The basic function of digital color encoding in imaging systems is to provide a digital representation of colors for image processing, storage, and interchange among systems. Within a given system, encoding provides a digital link between the system's inputs and outputs.
In a simple system, having just one type of input and one type of output, color encoding can be performed prior to any signal processing (Figure 9.1). The encoding therefore is a direct representation of the color values measured by the system's input device.
In more complex systems, supporting multiple types of inputs and outputs, such an arrangement is impractical because each and every combination of input and output would require a separate signal processing transform. For example, a single output device would require two different transforms in order to process color values measured by one input device that scans photographic negative films and another that scans reflection prints. The number of required system transforms in this arrangement equals the product of the number of inputs and outputs. That can get to be a sizable number of transforms. A system having four inputs and eight outputs, for example, would require 32 different transforms (Figure 9.2).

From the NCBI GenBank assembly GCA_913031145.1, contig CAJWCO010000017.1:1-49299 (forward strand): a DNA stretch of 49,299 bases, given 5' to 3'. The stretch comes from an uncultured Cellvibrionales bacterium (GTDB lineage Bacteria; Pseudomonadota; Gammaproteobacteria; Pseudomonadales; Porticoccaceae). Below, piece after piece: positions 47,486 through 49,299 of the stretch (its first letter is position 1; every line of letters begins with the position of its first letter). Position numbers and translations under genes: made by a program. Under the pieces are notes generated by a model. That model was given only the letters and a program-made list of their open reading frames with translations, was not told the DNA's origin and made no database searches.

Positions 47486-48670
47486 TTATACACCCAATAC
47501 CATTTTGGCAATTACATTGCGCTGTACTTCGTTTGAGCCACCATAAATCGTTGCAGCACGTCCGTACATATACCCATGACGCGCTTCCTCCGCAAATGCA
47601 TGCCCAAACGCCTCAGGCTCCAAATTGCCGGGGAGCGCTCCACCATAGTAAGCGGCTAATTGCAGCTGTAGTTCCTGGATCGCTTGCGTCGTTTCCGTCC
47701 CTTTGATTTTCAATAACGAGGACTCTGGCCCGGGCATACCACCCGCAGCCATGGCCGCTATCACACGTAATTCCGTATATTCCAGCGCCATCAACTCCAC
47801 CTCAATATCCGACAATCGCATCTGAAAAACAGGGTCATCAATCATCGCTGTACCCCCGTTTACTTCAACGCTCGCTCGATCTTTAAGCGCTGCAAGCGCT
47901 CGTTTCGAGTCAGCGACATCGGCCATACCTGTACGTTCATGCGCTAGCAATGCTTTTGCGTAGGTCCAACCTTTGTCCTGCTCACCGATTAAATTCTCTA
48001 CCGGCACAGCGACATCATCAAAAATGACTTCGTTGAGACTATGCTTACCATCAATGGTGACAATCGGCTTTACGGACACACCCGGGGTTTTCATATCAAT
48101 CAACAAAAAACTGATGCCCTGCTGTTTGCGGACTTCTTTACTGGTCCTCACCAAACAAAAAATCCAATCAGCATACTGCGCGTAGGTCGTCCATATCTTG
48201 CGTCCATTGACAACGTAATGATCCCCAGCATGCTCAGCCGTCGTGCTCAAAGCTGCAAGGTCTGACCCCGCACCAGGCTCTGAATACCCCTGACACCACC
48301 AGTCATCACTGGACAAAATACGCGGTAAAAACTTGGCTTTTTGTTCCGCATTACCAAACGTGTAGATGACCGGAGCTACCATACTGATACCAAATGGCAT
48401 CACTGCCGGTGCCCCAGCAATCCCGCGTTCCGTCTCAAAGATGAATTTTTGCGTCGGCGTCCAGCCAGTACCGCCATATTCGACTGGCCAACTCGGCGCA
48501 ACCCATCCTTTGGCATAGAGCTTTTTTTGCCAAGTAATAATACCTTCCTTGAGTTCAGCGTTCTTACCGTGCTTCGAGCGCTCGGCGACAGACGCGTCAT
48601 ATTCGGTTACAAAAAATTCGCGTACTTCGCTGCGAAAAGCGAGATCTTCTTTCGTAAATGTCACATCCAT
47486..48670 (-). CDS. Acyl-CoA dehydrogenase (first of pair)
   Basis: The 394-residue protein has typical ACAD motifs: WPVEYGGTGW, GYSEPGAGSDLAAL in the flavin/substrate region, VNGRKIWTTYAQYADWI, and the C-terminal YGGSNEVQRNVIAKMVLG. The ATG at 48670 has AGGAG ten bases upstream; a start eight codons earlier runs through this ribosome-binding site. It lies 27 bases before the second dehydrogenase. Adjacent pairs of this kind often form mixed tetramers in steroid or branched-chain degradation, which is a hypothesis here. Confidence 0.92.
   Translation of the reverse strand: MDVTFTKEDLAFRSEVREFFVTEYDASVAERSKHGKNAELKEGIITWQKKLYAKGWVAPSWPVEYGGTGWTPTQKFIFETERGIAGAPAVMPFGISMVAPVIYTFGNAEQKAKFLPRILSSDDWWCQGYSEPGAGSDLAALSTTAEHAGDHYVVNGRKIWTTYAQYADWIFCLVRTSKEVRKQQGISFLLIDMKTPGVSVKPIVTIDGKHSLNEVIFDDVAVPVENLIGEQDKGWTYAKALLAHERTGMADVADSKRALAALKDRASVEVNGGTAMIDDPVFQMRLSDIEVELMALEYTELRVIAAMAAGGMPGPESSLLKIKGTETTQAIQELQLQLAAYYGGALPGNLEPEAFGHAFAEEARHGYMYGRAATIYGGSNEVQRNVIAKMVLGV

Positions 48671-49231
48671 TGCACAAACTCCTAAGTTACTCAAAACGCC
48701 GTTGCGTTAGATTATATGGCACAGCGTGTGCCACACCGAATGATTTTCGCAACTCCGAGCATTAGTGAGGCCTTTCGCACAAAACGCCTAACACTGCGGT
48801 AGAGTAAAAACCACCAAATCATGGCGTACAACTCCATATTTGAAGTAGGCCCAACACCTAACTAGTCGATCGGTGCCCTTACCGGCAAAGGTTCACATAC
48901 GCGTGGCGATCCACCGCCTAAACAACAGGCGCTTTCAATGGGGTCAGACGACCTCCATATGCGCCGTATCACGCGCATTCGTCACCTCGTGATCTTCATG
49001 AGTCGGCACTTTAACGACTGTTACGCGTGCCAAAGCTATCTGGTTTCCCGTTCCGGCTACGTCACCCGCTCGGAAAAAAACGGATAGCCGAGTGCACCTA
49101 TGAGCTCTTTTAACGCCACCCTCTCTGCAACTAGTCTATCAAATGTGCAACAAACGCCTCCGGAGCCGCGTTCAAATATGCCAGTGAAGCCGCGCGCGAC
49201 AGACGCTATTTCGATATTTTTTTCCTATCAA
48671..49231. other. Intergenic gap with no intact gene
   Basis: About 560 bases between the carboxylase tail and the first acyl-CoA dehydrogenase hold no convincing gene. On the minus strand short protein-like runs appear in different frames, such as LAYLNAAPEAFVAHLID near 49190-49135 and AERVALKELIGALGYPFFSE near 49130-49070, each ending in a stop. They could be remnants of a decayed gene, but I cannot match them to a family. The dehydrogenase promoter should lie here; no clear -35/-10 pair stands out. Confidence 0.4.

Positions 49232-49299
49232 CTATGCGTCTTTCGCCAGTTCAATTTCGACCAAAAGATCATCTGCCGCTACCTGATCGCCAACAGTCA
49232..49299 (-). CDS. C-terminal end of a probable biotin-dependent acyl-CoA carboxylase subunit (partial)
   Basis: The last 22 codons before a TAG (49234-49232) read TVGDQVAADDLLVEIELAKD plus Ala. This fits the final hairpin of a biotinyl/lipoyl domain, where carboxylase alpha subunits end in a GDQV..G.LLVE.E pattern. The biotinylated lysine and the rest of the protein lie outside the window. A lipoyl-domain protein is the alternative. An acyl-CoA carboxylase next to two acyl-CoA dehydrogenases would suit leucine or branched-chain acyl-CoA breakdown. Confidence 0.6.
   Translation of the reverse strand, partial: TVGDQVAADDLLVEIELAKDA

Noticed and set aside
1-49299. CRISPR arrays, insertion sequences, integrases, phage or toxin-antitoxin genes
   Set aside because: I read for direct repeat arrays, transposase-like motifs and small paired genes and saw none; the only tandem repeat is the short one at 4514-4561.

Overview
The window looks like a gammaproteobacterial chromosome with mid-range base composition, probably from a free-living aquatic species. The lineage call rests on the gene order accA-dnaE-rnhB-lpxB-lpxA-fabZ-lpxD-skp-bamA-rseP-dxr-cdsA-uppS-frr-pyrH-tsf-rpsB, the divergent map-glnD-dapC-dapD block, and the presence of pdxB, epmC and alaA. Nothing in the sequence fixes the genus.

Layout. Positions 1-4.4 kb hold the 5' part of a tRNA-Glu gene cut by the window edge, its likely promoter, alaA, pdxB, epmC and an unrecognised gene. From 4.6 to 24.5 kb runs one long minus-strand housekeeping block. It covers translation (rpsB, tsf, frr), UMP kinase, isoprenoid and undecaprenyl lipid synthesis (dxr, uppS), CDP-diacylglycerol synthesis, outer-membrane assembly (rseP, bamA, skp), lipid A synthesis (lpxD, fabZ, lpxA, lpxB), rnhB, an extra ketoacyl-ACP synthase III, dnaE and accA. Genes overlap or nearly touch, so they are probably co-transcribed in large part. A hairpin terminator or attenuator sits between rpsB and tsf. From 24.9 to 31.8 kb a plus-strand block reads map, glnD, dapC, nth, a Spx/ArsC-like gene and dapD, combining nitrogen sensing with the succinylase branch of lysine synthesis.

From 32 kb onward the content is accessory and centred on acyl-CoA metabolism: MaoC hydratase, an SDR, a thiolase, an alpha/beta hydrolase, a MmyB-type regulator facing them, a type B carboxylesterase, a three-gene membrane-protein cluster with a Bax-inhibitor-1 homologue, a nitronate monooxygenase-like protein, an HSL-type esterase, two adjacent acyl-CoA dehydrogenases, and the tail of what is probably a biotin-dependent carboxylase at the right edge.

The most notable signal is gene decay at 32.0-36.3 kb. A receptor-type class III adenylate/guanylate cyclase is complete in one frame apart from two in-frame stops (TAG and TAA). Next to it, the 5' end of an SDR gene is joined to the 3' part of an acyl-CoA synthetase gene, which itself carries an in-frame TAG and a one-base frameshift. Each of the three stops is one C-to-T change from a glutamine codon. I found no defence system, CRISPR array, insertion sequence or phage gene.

A much more efficient system results if the color signal processing is split into two parts: input signal processing and output signal processing. In this arrangement, shown in Figure 9.3, each input and each output has only a single ...